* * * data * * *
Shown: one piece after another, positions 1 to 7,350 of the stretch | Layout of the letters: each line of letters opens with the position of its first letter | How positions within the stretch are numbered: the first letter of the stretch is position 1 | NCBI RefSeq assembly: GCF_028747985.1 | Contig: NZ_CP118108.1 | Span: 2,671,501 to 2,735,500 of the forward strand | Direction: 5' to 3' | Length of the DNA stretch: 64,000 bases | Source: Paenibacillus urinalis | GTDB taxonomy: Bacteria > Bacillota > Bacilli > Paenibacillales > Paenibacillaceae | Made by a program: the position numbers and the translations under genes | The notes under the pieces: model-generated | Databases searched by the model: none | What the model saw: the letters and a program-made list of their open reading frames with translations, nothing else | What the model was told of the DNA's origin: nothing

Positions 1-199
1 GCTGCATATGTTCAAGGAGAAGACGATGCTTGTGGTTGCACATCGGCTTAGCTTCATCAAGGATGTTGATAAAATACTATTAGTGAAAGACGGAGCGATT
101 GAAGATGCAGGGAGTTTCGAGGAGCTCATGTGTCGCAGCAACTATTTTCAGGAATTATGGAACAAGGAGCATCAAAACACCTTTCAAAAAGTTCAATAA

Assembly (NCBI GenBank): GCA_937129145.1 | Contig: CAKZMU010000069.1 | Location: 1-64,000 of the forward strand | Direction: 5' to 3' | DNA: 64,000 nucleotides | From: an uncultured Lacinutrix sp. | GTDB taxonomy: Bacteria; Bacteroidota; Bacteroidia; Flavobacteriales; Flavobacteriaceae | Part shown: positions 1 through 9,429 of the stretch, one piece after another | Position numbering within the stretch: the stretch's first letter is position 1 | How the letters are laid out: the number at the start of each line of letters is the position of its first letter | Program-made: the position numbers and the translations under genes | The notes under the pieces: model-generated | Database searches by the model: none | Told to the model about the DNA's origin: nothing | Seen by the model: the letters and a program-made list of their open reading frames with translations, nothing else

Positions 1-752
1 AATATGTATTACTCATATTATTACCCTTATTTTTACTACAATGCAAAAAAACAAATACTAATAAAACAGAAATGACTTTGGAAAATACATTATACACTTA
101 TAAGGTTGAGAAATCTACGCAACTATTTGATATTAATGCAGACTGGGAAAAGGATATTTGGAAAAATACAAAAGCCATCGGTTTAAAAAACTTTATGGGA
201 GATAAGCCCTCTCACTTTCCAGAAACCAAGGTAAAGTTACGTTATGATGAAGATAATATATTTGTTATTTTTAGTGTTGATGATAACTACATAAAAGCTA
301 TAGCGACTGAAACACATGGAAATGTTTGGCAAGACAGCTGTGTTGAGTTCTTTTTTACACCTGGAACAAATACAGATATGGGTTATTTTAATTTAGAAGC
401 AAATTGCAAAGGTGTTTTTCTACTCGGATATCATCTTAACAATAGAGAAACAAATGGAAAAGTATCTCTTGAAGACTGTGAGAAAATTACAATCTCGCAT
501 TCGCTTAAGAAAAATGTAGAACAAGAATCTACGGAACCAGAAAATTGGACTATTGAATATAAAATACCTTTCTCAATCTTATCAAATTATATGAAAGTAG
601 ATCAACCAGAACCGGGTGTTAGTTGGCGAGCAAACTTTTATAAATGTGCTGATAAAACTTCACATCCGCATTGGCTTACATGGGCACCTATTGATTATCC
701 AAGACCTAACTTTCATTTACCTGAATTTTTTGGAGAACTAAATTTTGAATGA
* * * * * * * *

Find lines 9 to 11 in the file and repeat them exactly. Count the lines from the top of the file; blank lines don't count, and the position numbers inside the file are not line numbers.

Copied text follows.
201 GATAAGCCCTCTCACTTTCCAGAAACCAAGGTAAAGTTACGTTATGATGAAGATAATATATTTGTTATTTTTAGTGTTGATGATAACTACATAAAAGCTA
301 TAGCGACTGAAACACATGGAAATGTTTGGCAAGACAGCTGTGTTGAGTTCTTTTTTACACCTGGAACAAATACAGATATGGGTTATTTTAATTTAGAAGC
401 AAATTGCAAAGGTGTTTTTCTACTCGGATATCATCTTAACAATAGAGAAACAAATGGAAAAGTATCTCTTGAAGACTGTGAGAAAATTACAATCTCGCAT